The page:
Over the next couple of days, I’ll be reading 110 pages of poetry and 3 chunks of memoir/creative non-fiction by high school students in Delaware (the small state by the big water…). Of course, they’ve been in my in-box for a while now. I think actually may be the Queen of Procrastination—especially if being queen involves highly developed skills around Getting In Under the Wire, for which I have a positive genius, if I do say so myself.
Decades ago I decided to quit trying to work the way “they” said I should and get good at working the way I seem to be genetically programmed to work. I can’t say that making peace with my inner ADD-driven procrastinator has eliminated the stress of last-minute, fear-driven WORK fits. After all, that anxiety is a lot of what energizes the work itself. But it has taken away a goodly portion of the self-laceration involved. Good thing.
So why did I agree to judge a contest (a national art and writing comp. that recognizes extraordinary gifts)? Bunches of fairly obvious reasons: citizenship, the honor of being asked, a longstanding and deeply held belief in the education of gifted and talented young people, paying my dues. What will I get out of it besides a very small, but still nice, honorarium and the loss of a not inconsiderable number of hours? Well, I’ll have gotten the material for this blog entry, because nothing energizes the brain like avoiding a pile of not-always-rapturous work.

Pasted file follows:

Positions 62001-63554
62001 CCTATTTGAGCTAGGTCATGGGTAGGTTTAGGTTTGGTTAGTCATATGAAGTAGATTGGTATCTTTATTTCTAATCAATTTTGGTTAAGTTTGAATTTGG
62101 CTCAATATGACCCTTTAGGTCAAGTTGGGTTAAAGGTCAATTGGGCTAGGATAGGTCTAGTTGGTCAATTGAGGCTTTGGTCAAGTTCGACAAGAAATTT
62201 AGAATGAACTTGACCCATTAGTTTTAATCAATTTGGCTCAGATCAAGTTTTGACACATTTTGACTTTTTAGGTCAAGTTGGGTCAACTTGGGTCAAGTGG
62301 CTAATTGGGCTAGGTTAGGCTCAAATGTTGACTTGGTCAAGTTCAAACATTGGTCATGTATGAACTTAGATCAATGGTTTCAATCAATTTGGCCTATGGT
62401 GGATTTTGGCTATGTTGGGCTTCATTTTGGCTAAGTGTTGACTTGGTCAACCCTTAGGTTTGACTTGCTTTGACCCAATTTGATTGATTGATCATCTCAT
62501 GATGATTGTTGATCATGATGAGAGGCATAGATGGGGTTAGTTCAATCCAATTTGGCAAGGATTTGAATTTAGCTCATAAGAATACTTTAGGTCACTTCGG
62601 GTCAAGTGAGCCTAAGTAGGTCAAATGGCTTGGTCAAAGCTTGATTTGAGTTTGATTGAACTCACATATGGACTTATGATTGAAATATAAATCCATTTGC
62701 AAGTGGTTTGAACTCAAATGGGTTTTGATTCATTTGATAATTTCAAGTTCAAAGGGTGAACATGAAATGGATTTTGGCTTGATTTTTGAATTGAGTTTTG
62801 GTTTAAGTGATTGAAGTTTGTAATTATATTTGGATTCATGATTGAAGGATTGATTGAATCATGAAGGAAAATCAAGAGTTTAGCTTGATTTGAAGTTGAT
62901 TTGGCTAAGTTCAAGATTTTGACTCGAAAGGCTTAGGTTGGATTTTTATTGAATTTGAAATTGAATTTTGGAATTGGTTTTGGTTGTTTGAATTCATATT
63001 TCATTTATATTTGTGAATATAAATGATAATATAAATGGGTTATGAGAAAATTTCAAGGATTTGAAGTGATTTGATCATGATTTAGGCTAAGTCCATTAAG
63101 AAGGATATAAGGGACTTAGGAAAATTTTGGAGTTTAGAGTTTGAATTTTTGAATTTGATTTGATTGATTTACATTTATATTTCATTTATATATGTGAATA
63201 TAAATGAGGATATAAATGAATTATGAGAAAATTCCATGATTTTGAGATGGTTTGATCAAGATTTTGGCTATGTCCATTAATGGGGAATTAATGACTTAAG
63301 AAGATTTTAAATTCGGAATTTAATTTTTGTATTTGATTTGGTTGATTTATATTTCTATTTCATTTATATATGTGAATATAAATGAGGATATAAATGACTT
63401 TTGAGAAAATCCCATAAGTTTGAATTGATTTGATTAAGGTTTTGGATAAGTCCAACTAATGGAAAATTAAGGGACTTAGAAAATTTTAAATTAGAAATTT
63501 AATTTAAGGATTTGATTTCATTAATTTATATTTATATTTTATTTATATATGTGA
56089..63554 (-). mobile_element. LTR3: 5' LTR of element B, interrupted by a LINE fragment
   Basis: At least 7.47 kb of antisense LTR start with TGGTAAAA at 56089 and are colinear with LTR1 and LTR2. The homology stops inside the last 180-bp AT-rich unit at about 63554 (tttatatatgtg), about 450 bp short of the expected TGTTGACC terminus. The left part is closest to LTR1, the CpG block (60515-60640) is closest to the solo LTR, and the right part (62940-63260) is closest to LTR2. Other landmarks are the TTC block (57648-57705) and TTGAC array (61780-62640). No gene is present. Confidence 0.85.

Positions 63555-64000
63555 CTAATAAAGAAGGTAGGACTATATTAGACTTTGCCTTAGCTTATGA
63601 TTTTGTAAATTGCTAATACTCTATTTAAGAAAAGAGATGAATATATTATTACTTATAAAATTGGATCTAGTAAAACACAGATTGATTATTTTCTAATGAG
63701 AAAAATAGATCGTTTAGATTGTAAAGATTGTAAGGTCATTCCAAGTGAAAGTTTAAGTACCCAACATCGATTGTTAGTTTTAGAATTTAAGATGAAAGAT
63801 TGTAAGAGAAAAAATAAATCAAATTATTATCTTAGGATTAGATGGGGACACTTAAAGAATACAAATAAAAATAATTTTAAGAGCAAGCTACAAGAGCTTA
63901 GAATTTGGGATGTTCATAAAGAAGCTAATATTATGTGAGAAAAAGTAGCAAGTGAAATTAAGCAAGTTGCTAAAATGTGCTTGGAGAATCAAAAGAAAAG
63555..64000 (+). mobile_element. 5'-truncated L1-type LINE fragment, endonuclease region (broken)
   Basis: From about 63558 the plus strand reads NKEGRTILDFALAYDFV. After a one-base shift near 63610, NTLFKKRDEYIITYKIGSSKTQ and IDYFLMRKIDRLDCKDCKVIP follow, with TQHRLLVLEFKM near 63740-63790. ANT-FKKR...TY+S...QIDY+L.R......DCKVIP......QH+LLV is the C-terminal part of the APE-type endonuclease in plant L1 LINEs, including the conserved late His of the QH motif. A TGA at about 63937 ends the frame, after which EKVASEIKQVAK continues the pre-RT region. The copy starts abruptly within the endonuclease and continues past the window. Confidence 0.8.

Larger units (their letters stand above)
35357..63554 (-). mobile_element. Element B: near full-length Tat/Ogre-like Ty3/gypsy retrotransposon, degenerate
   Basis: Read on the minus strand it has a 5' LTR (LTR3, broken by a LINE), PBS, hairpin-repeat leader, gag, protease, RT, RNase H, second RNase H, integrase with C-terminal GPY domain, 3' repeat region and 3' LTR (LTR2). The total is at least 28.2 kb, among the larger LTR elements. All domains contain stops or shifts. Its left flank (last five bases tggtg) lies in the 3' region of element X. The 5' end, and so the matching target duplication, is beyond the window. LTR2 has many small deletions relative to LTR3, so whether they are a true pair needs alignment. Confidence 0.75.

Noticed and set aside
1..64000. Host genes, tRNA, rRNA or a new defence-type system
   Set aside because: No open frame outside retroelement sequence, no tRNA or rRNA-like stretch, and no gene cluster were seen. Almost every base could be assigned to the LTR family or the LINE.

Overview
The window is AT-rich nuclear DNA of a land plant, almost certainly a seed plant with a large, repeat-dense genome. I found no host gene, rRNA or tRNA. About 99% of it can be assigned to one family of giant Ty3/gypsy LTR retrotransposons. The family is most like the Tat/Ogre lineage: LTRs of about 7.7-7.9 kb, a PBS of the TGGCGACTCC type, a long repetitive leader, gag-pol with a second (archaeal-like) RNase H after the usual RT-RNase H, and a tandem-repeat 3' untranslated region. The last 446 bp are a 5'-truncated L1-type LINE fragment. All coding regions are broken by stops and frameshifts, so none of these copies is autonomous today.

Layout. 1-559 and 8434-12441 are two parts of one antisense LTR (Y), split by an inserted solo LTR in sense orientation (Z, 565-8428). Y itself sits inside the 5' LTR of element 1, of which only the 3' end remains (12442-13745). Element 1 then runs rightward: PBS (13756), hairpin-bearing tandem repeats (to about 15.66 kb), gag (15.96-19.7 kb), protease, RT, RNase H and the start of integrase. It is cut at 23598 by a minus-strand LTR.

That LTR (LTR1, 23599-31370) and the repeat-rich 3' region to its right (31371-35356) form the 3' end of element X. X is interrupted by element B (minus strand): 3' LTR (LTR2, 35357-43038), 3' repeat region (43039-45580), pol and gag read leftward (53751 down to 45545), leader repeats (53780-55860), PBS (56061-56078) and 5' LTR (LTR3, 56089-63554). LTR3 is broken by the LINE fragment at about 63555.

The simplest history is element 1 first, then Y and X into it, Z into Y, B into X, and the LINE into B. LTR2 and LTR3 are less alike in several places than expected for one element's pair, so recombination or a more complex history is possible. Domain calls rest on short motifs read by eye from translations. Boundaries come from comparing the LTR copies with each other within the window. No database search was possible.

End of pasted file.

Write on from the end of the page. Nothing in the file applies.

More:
More to the point, I will have gotten the answer to a question I heard for the umptieth time on NPR yesterday: Is Poetry Dead? Of course, the answer in the NPR story was no because it was another nice story about the transformative power of poetry for at-risk kids. It’s an old story, but one that bears repeating loudly and frequently. I have no idea about the circumstances of the kids who wrote the poems I’m reading. I’ll bet that a fairly serious proportion of the best poems will be by students from the state’s “better” schools. But some won’t. Doesn’t matter. I have on my desk a gillion poems written by humans who are in the process of surviving their own adolescences by, among other things, writing poetry. That is certainly not the only reason poetry is not dead and still MATTERS. But it’s a damn fine one. So, to the kids I’m giving lousy scores to—Boy I wish I could talk to you face to face and tell you how much I respect the work you’re doing. Keep doing it. It may not save you, but it’ll help. It may not change the world much that you can tell, but, believe me, it is keeping the world just a little farther from the edge—it’s sacred work. And to the kids whose work is already showing signs of gifts and energy and edge—the high scorers: you rejoice my heart.